When the schools were closed in March last year, at least 30 pupils of St Maria Goretti Mpugwe Primary School in Masaka district mobilised themselves into a group of environmental protection ambassadors that undertook to encourage proper waste management practices in their communities while at home.
Hajji Quraish Katongole, the Chairperson of Old Masaka Basenene Association
Limited, the umbrella body of grasshopper trappers in the Masaka region, says that they have lost over Shillings 85million because of the grasshopper scarcity.
Peter Kayemba, the Makonzi Landing site Chairman, explains that they have been requesting NFA several times in more than three years to allow them to expand their residence and replace their shacks with permanent homes due to increasing congestion and filth.
The ugx35m-machine is a donation from Vi-Agroforestry, a development organisation fighting poverty and climate change in collaboration with farmer’s groups and organisations, advising and training farmers in sustainable agricultural land management.
Reverend Father James Ssendege, the founder of Masaka recycling initiative says the total tonnage of plastic waste materials has been accumulated in the last four years they have been operating in the greater Masaka districts.
In the past, leaders in Masaka city and environmental conservation activists have been at loggerheads with a senior officer of Uganda People’s Defense Forces-UPDF identified as Major Patrice Mugume who hired trucks to dump the soil in a wetland, clearing part of it for construction.
At least six international banks have backtracked on their financing plans for a USD 3.5 billion project, which will include developments of oil fields in the Albertine region and the construction of a crude oil export pipeline from Hoima in Uganda to Tanga in Tanzania.
Martin Kigozi, the Senior Physical Planer Masaka City, says that the decision is aimed at ensuring a properly planned town with green spaces to avoid congestion. He says that they intend to have a city with enough trees and grass to provide a healthy environment.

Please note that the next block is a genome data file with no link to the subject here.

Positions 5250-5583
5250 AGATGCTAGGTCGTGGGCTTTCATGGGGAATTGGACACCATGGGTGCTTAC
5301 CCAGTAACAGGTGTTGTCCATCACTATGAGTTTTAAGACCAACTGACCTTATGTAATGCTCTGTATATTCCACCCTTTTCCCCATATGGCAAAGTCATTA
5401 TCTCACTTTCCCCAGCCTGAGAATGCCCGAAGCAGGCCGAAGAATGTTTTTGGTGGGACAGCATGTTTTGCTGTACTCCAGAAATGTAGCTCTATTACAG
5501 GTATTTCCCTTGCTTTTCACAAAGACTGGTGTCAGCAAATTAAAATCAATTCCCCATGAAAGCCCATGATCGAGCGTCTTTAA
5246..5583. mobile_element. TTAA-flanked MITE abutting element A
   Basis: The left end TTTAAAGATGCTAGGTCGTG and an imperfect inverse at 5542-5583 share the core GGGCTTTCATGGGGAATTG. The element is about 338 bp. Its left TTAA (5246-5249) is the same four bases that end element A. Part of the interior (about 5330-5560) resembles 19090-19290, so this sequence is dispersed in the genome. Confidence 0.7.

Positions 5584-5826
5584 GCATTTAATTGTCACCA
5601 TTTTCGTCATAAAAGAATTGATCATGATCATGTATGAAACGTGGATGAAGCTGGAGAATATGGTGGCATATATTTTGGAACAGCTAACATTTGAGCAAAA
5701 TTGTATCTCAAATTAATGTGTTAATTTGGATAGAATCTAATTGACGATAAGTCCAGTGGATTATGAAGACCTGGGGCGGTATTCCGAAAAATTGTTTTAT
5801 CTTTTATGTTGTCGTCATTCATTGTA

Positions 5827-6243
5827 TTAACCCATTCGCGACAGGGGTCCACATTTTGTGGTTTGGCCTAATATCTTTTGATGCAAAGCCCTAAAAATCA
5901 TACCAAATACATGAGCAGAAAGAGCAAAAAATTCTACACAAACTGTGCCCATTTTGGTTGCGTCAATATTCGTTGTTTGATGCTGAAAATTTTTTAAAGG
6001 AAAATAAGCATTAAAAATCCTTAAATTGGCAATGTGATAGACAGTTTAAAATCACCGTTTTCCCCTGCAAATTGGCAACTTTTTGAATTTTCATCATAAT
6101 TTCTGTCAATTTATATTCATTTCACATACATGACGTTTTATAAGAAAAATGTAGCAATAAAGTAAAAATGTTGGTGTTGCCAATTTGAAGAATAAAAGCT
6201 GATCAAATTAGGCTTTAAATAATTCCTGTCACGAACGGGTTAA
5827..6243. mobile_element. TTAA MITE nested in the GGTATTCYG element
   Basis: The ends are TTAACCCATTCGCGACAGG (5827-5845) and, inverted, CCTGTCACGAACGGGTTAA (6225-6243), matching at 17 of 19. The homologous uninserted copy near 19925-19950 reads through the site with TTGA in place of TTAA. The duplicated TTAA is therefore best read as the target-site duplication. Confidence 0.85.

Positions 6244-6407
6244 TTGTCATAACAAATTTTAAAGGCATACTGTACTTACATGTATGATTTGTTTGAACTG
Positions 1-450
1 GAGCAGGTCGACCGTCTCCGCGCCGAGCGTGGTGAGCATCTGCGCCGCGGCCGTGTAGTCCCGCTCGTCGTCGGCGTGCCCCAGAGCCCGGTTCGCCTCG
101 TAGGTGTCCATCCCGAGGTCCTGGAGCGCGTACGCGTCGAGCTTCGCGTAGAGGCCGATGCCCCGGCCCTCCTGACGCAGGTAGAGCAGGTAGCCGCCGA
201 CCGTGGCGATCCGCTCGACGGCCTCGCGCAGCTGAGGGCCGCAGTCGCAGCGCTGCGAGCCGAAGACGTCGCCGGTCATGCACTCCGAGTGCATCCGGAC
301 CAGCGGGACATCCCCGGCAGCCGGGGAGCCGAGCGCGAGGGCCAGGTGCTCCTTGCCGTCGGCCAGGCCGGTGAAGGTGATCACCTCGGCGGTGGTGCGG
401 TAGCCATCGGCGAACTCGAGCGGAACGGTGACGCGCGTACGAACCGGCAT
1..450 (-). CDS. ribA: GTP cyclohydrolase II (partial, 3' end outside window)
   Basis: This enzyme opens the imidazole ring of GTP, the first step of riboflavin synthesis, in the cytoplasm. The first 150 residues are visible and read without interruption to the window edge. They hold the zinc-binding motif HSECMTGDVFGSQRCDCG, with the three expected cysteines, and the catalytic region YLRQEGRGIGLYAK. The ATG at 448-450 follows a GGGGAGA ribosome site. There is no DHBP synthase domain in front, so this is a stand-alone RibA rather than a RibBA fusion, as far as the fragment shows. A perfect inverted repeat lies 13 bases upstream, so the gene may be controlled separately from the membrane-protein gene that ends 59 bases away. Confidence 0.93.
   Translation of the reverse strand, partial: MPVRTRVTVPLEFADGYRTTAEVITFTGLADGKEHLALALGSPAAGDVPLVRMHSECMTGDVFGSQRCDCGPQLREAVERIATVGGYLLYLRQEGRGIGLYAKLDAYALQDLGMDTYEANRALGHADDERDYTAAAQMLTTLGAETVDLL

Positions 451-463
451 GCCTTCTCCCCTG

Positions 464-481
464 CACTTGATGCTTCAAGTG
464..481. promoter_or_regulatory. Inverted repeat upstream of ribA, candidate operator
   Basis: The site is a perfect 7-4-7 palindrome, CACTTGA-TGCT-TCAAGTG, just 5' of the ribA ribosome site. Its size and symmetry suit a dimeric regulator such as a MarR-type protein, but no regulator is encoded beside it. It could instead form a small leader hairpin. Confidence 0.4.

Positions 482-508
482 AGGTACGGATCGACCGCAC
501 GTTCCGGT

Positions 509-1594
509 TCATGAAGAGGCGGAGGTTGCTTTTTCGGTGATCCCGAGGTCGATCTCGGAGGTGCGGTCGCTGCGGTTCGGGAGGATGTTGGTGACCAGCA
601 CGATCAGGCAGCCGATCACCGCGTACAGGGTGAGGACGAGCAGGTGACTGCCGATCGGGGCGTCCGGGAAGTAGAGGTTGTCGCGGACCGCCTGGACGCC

Pauline Nabadda, the Masaka City Environment Officer reveals that the decision to privatize garbage management in the town was reached upon following the chronic failure by the local government to effectively manage the solid waste materials in the area.
Doctor Lawrence Mayega, the Masaka District Production Officers says in addition to the obvious challenges of general crop failure and low farm production, they have also learnt of serious threats the abrupt changes in season patterns are posing to bee-keeping in the area.
James Muhindo, the National Coordinator of the Civil Society Coalition on Oil and Gas-CSCO says this is a big commitment they have all along been waiting for from government, given the history of altercations that were involved in the initial stages of signing Uganda’s oil contracts.
The plastic shields, according to medics, protect eyes, nose and the mouth from potentially deadly droplets through which the infection is transmitted. They are a crucial outfit at a time when the government is recommending wearing face coverings in public settings where other social distancing measures are difficult to maintain.
Emmanuel Gakyalo, the Masaka Municipality Deputy Town Clerk explains that the decision is meant to curtail the rising number of washing bays operating in ungazetted areas with some being put so close to roads leading to their destruction before their lifespan is due.
Many believed that the type of green bubble-coloured, short-horned grasshopper which was cited in different plantations in Lwega parish was a swarm of highly destructive wild locusts, which were in the recent past cited in Kenya.
Daniel Babikwa, the Director District Support Coordination and Public Education at the National Environment Management Authority-NEMA, has partly blamed the problem to the authorities in the local government over their failure to strictly enforce the set-out regulations on public health.
Edward Kabuye, the Principal Administrator Masaka Regional Referral Hospital told URN on Monday morning that the only incinerator in the hospital broke down two years ago, which has forced them to resort to burning the medical waste that he says is costly.